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From Satish Bhatti <cthd2...@gmail.com>
Subject Re: zookeeper on ec2
Date Wed, 02 Sep 2009 00:11:20 GMT
I just checked the JMX console.
AvgRequestLatency 38
MaxRequestLatency 55767

I assume those units are milliseconds?

On Tue, Sep 1, 2009 at 5:05 PM, Patrick Hunt <phunt@apache.org> wrote:

> Yes. create/set/delete/... are really the issue (non-idempotent).
>
>
> Satish Bhatti wrote:
>
>> Well a bunch of the ConnectionLosses were for zookeeper.exists() calls.
>>  I'm
>> pretty sure dumb retry for those should suffice!
>>
>> On Tue, Sep 1, 2009 at 4:31 PM, Mahadev Konar <mahadev@yahoo-inc.com>
>> wrote:
>>
>>  Hi Satish,
>>>
>>>  Connectionloss is a little trickier than just retrying blindly. Please
>>> read the following sections on this -
>>>
>>> http://wiki.apache.org/hadoop/ZooKeeper/ErrorHandling
>>>
>>> And the programmers guide:
>>>
>>> http://hadoop.apache.org/zookeeper/docs/r3.1.1/zookeeperProgrammers.html
>>>
>>> To learn more about how to handle CONNECTIONLOSS. The idea is that that
>>> blindly retrying would create problems with CONNECTIONLOSS, since a
>>> CONNECTIONLOSS does NOT necessarily mean that the zookepeer operation
>>> that
>>> you were executing failed to execute. It might be possible that this
>>> operation went through the servers.
>>>
>>> Since, this has been a constant source of confusion for everyone who
>>> starts
>>> using zookeeper we are working on a fix ZOOKEEPER-22 which will take care
>>> of
>>> this problem and programmers would not have to worry about CONNECTIONLOSS
>>> handling.
>>>
>>> Thanks
>>> mahadev
>>>
>>>
>>>
>>>
>>> On 9/1/09 4:13 PM, "Satish Bhatti" <cthd2001@gmail.com> wrote:
>>>
>>>  I have recently started running on EC2 and am seeing quite a few
>>>> ConnectionLoss exceptions.  Should I just catch these and retry?  Since
>>>> I
>>>> assume that eventually, if the shit truly hits the fan, I will get a
>>>> SessionExpired?
>>>> Satish
>>>>
>>>> On Mon, Jul 6, 2009 at 11:35 AM, Ted Dunning <ted.dunning@gmail.com>
>>>>
>>> wrote:
>>>
>>>> We have used EC2 quite a bit for ZK.
>>>>>
>>>>> The basic lessons that I have learned include:
>>>>>
>>>>> a) EC2's biggest advantage after scaling and elasticity was conformity
>>>>>
>>>> of
>>>
>>>> configuration.  Since you are bringing machines up and down all the
>>>>>
>>>> time,
>>>
>>>> they begin to act more like programs and you wind up with boot scripts
>>>>>
>>>> that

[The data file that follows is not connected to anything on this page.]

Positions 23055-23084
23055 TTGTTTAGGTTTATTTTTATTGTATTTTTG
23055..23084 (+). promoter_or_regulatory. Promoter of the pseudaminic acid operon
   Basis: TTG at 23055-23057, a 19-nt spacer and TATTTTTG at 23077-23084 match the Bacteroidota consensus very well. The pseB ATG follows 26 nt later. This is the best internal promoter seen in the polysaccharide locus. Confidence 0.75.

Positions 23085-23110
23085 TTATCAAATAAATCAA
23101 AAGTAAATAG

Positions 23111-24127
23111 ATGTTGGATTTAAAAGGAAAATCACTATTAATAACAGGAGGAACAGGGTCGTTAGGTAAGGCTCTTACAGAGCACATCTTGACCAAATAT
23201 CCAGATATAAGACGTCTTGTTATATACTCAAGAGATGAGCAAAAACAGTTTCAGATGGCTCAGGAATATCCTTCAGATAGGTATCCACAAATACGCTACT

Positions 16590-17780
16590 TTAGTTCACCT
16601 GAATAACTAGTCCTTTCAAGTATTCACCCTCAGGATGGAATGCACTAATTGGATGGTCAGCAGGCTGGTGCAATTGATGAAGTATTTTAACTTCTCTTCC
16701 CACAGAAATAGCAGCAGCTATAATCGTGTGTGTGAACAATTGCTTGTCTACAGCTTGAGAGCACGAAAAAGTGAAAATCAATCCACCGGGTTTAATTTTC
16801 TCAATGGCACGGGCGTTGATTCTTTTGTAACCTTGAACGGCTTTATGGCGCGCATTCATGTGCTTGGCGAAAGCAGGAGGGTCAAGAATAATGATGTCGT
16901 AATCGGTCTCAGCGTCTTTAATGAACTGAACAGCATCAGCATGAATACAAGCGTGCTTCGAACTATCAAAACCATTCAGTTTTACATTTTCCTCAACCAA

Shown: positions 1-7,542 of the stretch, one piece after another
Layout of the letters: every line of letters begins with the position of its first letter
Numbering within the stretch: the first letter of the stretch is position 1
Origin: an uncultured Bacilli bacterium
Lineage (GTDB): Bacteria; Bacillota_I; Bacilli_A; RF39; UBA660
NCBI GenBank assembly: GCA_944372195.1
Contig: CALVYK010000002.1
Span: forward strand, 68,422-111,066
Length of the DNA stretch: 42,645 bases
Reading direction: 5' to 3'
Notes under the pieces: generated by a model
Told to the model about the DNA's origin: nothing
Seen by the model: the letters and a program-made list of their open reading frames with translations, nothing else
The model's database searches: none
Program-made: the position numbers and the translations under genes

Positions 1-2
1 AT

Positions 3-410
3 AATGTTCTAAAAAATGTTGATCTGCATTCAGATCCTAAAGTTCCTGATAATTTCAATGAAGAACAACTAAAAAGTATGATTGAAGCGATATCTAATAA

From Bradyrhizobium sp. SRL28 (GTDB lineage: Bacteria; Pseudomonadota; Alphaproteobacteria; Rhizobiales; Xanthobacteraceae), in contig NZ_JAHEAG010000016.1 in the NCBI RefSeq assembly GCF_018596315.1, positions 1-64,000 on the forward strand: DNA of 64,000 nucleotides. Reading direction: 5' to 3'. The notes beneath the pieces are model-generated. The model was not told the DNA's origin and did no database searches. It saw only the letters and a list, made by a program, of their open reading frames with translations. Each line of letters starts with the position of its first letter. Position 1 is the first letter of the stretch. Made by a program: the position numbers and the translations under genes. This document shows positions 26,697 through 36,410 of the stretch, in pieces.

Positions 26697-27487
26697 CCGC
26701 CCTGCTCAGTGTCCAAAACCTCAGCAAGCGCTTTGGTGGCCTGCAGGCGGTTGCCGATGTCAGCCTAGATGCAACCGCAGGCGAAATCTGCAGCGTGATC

>>>
>>>> give you a very predictable environment.  Nice.
>>>>>
>>>>> b) EC2 interconnect has a lot more going on than in a dedicated VLAN.
>>>>>
>>>>  That
>>>
>>>> can make the ZK servers appear a bit less connected.  You have to plan
>>>>>
>>>> for
>>>
>>>> ConnectionLoss events.
>>>>>
>>>>> c) for highest reliability, I switched to large instances.  On
>>>>>
>>>> reflection,
>>>
>>>> I
>>>>> think that was helpful, but less important than I thought at the time.
>>>>>
>>>>> d) increasing and decreasing cluster size is nearly painless and is
>>>>>
>>>> easily
>>>
>>>> scriptable.  To decrease, do a rolling update on the survivors to update
>>>>> their configuration.  Then take down the instance you want to lose. 
To
>>>>> increase, do a rolling update starting with the new instances to update
>>>>>
>>>> the
>>>
>>>> configuration to include all of the machines.  The rolling update should
>>>>> bounce each ZK with several seconds between each bounce.  Rescaling the
>>>>> cluster takes less than a minute which makes it comparable to EC2
>>>>>
>>>> instance
>>>
>>>> boot time (about 30 seconds for the Alestic ubuntu instance that we used
>>>>> plus about 20 seconds for additional configuration).
>>>>>
>>>>> On Mon, Jul 6, 2009 at 4:45 AM, David Graf <david.graf@28msec.com>
>>>>>
>>>> wrote:
>>>
>>>> Hello
>>>>>>
>>>>>> I wanna set up a zookeeper ensemble on amazon's ec2 service. In my
>>>>>>
>>>>> system,
>>>>>
>>>>>> zookeeper is used to run a locking service and to generate unique
>>>>>> id's.
>>>>>> Currently, for testing purposes, I am only running one instance.
Now,
>>>>>> I
>>>>>>
>>>>> need
>>>>>
>>>>>> to set up an ensemble to protect my system against crashes.
>>>>>> The ec2 services has some differences to a normal server farm. E.g.
>>>>>> the
>>>>>> data saved on the file system of an ec2 instance is lost if the
>>>>>>
>>>>> instance
>>>
>>>> crashes. In the documentation of zookeeper, I have read that zookeeper
>>>>>>
>>>>> saves
>>>>>
>>>>>> snapshots of the in-memory data in the file system. Is that needed
for
>>>>>> recovery? Logically, it would be much easier for me if this is not
the
>>>>>>
>>>>> case.
>>>>>
>>>>>> Additionally, ec2 brings the advantage that serves can be switch
on
>>>>>> and
>>>>>>
>>>>> off
>>>>>
>>>>>> dynamically dependent on the load, traffic, etc. Can this advantage
be
>>>>>> utilized for a zookeeper ensemble? Is it possible to add a zookeeper
>>>>>>
>>>>> server
>>>>>
>>>>>> dynamically to an ensemble? E.g. dependent on the in-memory load?
>>>>>>
>>>>>> David
>>>>>>
>>>>>>
>>>
>>

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